A DUI charge can be challenged by arguing there was no probable cause to stop the vehicle. That the driver was not in actual physical control or capable of operating the vehicle. Another defense is that breath/blood alcohol test was not taken within the 2-hours required by the DUI statute. Finally, another avenue for attack is that the results of the breath or blood tests do not establish the required 0.08 BAC for a DUI conviction. In other words, you might have been intoxicated but not enough to be charged with a crime. DUI cases turn on the facts and therefore it is important to have a lawyer that understands how to present the best defenses. At The Vegas Lawyers, our DUI defense team is lead by the former Chief Judge of the Las Vegas DUI court.
The answer to this question you’ll be pleased to know is “yes.” Under the state of Nevada’s “open container” laws you can walk the Strip drinking an alcoholic beverage as long as it’s in a plastic, paper or aluminum container. The same is true for the Fremont Street area except no aluminum containers. You can also consume liquor on a party bus, as long as you’re not the driver. The definition of an open container includes a can of beer with the top off, uncorked wine and pouring shots from a bottle of hard liquor.
The answer under Nevada law is “no.” It is illegal to have an open container of alcohol in the passenger area of a vehicle that isn’t a party bus or “house coach or house trailer.”
No. This is a myth that somehow seems to persist. While it was true several decades ago that prosecutors would dismiss DUI charges if the person had a “clean” record, that is no longer the case. There have been too many tragic deaths over the years involving fatal DUI accidents that have prompted prosecutors to treat DUIs as serious traffic crimes. That plus the pressure from groups such MADD have prompted society in general to look at DUIs in a more serious light.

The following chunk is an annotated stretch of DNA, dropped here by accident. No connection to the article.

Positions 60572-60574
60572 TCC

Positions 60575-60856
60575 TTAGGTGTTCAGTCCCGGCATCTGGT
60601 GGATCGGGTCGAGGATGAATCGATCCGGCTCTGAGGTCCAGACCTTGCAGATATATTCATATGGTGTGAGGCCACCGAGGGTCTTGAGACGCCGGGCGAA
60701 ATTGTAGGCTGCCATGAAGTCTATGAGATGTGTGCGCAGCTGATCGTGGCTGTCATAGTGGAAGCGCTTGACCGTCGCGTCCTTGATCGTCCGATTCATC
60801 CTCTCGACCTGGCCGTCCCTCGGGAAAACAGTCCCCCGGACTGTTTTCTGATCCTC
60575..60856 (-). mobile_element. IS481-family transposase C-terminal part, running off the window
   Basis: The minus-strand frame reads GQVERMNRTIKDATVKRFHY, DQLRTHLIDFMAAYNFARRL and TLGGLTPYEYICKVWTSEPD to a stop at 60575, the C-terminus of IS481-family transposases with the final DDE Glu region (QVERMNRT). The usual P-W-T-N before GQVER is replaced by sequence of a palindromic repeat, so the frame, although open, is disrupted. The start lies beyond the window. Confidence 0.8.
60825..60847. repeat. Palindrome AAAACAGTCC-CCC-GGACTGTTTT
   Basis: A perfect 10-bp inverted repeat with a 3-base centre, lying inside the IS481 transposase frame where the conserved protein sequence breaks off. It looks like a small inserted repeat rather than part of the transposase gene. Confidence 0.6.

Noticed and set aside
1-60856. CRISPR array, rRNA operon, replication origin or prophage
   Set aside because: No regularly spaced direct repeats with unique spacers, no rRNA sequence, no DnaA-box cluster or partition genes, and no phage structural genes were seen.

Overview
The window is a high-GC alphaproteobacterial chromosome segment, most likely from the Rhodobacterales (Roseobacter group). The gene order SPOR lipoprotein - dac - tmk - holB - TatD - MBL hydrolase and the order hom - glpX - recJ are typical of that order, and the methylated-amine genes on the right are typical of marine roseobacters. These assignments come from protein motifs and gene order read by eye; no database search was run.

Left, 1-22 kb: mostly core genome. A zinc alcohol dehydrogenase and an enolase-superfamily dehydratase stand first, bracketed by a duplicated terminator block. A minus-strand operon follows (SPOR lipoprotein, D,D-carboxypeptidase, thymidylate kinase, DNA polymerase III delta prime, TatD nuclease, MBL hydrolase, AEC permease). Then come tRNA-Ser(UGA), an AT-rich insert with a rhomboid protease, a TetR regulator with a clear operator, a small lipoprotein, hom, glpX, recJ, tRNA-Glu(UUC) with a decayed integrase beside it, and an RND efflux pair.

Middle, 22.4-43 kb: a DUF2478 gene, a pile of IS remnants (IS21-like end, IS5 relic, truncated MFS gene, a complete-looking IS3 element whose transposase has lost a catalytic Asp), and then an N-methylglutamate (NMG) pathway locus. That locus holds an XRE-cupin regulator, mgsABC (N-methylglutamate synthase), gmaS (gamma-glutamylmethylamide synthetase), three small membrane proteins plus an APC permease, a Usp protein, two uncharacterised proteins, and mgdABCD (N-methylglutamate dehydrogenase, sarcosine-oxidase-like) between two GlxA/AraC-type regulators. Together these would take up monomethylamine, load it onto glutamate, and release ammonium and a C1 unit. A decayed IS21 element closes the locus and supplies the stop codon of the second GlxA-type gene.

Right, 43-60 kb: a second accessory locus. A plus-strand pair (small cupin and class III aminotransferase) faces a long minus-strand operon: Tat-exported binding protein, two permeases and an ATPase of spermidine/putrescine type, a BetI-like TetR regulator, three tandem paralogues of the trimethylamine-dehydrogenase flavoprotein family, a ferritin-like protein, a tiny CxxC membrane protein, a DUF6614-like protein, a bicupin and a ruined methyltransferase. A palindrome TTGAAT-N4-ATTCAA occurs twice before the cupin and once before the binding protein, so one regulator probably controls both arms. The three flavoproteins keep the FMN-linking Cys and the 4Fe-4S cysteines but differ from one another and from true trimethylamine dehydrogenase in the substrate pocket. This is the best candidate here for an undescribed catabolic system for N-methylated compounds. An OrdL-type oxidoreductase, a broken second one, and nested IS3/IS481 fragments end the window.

Yes. In Michigan Department of State Police v. Sitz, the United States Supreme Court held that sobriety checkpoints do not violate the Fourth Amendment of the Constitution because there is a “substantial governmental interest” in stopping drunk driving. If you find yourself at a sobriety checkpoint after you’ve been to “happy hour,” the best course of conduct is to be very polite to the police and do not engage in any conduct that will arouse suspicion. Being rude to the police or acting in a manner that will make you appear odd can likely get you pulled over and subjected to a sobriety test.
A DUI trial is like any other trial, it involves both sides presenting evidence in the form of documents and testimony to support their case. Each side will make an opening statement telling the judge or jury what the evidence will reveal. The prosecution will call certain witnesses, generally a police officer and lab technicians that performed BAC tests. The defense can cross-examine these witnesses and this is where most DUI cases are won or lost. How skilled your attorney is at cross-examination is very important. If the case is not dismissed by the judge, then the defendant can call witnesses as well. Finally, once all the evidence has been presented, each side gets to make closing arguments where they get to argue to the judge or jury the meaning of the evidence presented at trial. After that happens, either the judge or the jury will deliberate and render a decision. The verdict is read in open court. If the defendant is convicted, the case does not end there. The defense attorney can file post-trial motion and even an appeal.